Thursday, October 23, 2014

Is it ethical of BioEdge to use me for its marketing purposes?

I have published some time ago in the Journal of medical ethics a piece in which I decry the ongoing abuse of academic bioethics content by sectarian agitprop outlets such as BioEdge in Down Under, First Things in the USA and so on and so forth. I was very clear that I disapprove of their activities.

Last night BioEdge distributed a fundraising appeal quoting me thus,

The editor of the journal Bioethics has acknowledged that BioEdge has "a larger real-world impact than most bioethics journals could dream of".

To be fair to BioEdge, one of my criticism of its website was that it pretends to be a bioethics news website, when really it is a religious campaign operation. In its fundraising appeal it notes that

Like everyone else, we do have a bias. We are trying to promote human dignity as a foundation for bioethics. 

Credit where credit is due, at least folks more professionally involved with bioethics know that 'dignity' is a cover for a particular ideological conviction (while that conviction remains hidden under the cloak of 'human dignity', the term these days operates like a red flag warning of someone trying to sell you snake oil under this pleasing rhetorical cover).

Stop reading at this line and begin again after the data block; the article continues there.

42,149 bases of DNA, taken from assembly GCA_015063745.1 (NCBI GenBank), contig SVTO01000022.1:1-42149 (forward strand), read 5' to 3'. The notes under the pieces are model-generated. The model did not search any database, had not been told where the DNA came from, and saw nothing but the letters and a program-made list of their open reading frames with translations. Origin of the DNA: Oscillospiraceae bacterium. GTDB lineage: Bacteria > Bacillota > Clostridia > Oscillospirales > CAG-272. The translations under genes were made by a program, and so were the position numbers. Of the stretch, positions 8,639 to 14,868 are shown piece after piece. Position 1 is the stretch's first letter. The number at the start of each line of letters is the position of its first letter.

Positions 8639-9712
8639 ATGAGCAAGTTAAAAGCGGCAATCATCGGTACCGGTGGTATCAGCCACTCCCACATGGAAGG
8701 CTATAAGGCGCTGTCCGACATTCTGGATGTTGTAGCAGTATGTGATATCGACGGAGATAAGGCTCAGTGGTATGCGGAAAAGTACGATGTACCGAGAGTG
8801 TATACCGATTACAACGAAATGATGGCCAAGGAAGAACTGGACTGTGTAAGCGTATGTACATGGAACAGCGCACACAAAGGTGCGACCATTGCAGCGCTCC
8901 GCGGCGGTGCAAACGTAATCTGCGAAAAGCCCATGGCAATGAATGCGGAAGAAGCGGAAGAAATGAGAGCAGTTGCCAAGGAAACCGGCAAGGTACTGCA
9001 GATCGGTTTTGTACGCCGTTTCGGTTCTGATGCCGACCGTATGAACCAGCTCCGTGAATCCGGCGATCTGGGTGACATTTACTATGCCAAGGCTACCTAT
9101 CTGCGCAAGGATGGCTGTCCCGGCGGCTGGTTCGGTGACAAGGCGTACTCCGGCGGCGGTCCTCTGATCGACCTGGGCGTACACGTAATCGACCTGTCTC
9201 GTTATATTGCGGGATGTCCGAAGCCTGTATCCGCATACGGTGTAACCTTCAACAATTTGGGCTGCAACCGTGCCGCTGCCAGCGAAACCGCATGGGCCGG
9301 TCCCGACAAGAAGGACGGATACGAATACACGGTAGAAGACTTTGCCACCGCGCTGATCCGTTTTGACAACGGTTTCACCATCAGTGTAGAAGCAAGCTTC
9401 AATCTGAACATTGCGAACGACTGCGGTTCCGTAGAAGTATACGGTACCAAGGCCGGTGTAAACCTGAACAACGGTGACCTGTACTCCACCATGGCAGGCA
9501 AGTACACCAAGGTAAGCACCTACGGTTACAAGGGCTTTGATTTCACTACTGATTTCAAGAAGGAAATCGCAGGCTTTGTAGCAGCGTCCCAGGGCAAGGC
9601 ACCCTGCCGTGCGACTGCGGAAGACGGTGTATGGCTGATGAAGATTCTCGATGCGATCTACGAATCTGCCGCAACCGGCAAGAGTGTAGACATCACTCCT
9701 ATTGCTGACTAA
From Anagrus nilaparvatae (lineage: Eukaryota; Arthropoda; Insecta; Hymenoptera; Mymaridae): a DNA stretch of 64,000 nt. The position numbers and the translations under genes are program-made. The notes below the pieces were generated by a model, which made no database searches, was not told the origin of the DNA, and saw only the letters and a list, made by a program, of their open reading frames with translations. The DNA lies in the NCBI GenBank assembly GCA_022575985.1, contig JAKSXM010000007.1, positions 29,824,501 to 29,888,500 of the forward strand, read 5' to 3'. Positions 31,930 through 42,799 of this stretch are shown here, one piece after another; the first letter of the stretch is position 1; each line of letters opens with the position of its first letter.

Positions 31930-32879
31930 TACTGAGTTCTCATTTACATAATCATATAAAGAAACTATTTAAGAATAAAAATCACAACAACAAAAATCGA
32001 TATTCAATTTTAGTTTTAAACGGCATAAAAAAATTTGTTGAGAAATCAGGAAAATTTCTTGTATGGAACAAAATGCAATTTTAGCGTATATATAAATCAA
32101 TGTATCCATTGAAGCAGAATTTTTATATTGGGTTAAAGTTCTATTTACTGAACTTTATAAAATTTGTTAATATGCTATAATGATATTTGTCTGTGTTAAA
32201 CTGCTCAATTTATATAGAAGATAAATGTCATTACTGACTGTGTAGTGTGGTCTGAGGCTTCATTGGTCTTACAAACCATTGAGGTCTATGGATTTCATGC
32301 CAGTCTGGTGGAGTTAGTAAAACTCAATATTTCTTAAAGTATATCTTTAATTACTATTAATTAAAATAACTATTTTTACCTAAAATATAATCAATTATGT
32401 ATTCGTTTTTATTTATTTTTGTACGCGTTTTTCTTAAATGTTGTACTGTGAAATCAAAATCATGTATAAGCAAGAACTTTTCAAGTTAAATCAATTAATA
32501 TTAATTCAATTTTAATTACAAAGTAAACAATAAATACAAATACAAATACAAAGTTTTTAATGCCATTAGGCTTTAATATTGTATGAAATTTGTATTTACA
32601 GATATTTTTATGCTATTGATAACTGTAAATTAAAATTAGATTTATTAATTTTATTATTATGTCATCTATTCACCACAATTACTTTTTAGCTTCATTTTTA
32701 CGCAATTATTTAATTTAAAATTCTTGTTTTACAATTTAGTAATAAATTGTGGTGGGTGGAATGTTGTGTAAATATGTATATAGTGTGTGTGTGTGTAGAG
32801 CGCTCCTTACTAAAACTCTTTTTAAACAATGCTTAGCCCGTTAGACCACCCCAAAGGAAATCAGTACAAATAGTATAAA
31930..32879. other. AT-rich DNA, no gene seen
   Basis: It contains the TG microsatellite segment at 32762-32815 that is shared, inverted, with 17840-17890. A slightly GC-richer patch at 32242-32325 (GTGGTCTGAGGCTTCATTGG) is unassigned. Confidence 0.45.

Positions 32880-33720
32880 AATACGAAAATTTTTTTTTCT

This event reminds me of a book that I criticised harshly in a review in a leading medical journal. I ended it with a line suggesting that the book is 'well worth reading' because it shows so nicely how not to go about the matter at hand. BioEdge's use of my quote reminds me a bit of the book's publisher. It quoted the bit it found useful and left out the lengthy criticism that preceded it. 

Ethical? Not so sure.  

1 comment:

  1. Hi Professor Schuklenk,

    I don't believe that anyone will be deceived and think that you *approve* of BioEdge's philosophical views. The quote we extracted from the JME article implies only that BioEdge is *influential*, not that its influence is noxious or beneficent.

    We recently surveyed our readers. They come from a wide range of philosophical backgrounds -- 33% are "socially liberal", 5% are animal rights activists, 5% are libertarian, 11% are feminists. However, 91% felt that BioEdge was objective in presenting its news.

    When we asked what phrase best describes BioEdge, 67% favoured the phrase "it is informative"; only 23% responded "it supports my values".

    I agree that we clash on some fundamental values (as showcased in the editor's message with most of the newsletters), but our basic service is informative, not proselytizing.

    Anyhow, we do appreciate the chance to have a robust and friendly debate. Cheers,

    MIchael Cook
    Editor, BioEdge

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